Margot's Story | Wingate Wilderness Therapy
After a lot of therapy, a lot of people telling me what to do, who to be, and how to live, I was finally like, “don’t touch me, don’t talk to me, don’t look at me, and we’ll get along just fine.” That’s what I was like when I got to WinGate. Cutting, sex, and alcohol had helped me stay numb and helped me forget what had happened. But these people wanted me to stop doing the things that helped me cope; they wanted me talk about my feelings instead. At the time I was like, “NO WAY!”
So far nobody had been able to break through, and I was glad. I just dug deeper and deeper into my hole whenever people came after me and tried to “help” me or got uncomfortable with my “behaviors” or “attitude” and tried to control me. If somebody just wouldn’t quit trying—like my mom—I would lash out or talk about killing myself and they would leave me alone for a while. I figured I could just keep doing that at WinGate, serve my time, keep people at bay, cut where no one would see it, and eventually get back to my old life. My own life.
But my therapist and the staff at WinGate didn’t chase me deeper into my hole. I really have to give that to them. You know, there was a lot of stuff that I actually didn’t mind, the routine of living and eating and sleeping and hiking. I did that. But the therapy and sharing and what not—I wasn’t doing that. I wasn’t ready. And they didn’t try to force it.
So I figured I had things wired. I would coast. Then one afternoon, during down time, this field staff, Janine, was whittling a stick. She’d been whittling every day for a few days and I didn’t think anything of it. But today I saw her blow the little chips off of it, rub it smooth with her hand, and put it up to her mouth. Then she started playing music…amazing, floaty, soothing flute music! It was beautiful. It was so cool.
“I want to make one of those,” I told her. So she helped me find a stick, gave me the tools and started teaching me how to make a flute. Every time we had any down time, I disappeared into that flute with Janine whittling or playing music next to me. At first we didn’t talk about anything but the flute and how to make it. But I found that making the flute was absorbing.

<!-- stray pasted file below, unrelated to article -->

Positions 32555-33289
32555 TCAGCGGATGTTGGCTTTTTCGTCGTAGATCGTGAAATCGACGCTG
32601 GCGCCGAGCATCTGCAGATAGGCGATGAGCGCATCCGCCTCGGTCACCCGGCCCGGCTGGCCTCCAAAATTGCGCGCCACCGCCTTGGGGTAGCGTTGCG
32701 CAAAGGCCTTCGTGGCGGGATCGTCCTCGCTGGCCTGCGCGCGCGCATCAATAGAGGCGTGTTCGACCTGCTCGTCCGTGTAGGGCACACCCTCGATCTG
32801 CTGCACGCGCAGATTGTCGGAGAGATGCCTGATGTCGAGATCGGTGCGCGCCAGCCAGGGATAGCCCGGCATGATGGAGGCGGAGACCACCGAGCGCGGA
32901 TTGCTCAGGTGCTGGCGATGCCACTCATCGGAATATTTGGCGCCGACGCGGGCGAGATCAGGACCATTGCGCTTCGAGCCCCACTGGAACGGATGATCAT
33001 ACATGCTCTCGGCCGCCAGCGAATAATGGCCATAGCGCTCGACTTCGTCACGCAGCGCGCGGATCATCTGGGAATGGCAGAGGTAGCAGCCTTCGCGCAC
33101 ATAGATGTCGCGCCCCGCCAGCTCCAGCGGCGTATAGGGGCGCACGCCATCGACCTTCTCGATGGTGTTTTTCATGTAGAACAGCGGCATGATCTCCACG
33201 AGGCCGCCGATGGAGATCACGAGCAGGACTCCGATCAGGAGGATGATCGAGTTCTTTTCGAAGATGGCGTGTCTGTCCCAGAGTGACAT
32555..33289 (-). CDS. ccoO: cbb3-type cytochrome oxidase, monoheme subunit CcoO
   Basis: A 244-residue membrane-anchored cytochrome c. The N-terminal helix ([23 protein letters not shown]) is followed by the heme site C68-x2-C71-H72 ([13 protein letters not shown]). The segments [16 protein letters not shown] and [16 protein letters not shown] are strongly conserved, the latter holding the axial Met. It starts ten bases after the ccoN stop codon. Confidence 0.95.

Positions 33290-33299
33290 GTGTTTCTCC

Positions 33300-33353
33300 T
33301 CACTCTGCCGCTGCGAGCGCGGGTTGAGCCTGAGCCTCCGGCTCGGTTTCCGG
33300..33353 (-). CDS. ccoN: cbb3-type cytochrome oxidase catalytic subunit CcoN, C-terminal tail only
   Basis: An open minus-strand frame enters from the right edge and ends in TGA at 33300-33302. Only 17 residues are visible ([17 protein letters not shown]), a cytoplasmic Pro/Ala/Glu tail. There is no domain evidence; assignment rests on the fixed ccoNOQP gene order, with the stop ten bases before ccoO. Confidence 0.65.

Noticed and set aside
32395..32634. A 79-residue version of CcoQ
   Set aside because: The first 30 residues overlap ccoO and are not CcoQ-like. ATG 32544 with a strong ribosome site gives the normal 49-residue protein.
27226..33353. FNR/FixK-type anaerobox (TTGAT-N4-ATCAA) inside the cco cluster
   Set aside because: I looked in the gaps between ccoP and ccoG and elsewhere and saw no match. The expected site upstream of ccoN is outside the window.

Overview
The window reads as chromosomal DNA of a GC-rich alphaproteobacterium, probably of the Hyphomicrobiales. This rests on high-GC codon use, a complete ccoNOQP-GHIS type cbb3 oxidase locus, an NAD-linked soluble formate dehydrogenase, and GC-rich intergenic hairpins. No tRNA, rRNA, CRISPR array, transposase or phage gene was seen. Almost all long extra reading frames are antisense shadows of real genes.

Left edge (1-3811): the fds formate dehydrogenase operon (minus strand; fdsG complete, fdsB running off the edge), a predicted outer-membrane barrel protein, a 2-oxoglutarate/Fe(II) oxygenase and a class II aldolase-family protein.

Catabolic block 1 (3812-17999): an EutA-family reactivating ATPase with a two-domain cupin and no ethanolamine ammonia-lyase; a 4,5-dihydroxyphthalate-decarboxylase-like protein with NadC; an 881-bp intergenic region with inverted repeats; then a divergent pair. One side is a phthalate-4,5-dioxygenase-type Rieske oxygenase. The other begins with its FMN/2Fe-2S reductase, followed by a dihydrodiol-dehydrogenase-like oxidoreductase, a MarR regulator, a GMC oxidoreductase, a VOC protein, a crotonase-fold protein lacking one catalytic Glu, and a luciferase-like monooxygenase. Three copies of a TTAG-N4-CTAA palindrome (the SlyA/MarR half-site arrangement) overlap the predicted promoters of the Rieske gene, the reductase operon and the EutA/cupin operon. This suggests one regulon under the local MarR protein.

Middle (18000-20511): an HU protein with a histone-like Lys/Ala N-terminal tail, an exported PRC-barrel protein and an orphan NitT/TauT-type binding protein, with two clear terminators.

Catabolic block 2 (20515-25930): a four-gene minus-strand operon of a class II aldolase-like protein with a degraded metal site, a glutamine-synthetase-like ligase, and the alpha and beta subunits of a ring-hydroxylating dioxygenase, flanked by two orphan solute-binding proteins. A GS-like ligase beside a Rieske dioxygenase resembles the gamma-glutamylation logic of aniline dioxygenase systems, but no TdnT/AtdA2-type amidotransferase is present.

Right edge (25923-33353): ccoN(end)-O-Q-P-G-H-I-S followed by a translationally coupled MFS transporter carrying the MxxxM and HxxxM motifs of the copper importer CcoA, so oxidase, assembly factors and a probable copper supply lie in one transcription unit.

It’s weird to say, but it was like cutting, but of course I was cutting a piece of wood instead of myself. So I didn’t feel bad afterward. I don’t know. It was a relief to be doing something that felt good with no guilt or shame in it. It sort of soaked up my attention and my pain and I could kind of talk about things that way, kind of absently. Janine just listened at first, while I made my flute.
When I finally played a note on that flute it just made this one loud squeak. It was ridiculous and Janine and I just cracked up. But I was so excited. I made a musical instrument! I eventually learned to play it like Janine. The same floaty soothing notes. Janine taught me to how to play it and we got close that way. I trusted Janine in a way that I hadn’t trusted anyone in a long, long time and it really helped. It helped me change and start to heal. I can tell you that making that flute was the best “therapy” I’ve ever experienced. Kind of like sideways therapy, if that makes sense.
When I got to WinGate, I was pretty sure nothing could change me. Nothing could get me to come out of that dark cocoon. But all it took was a small wooden flute. Go figure.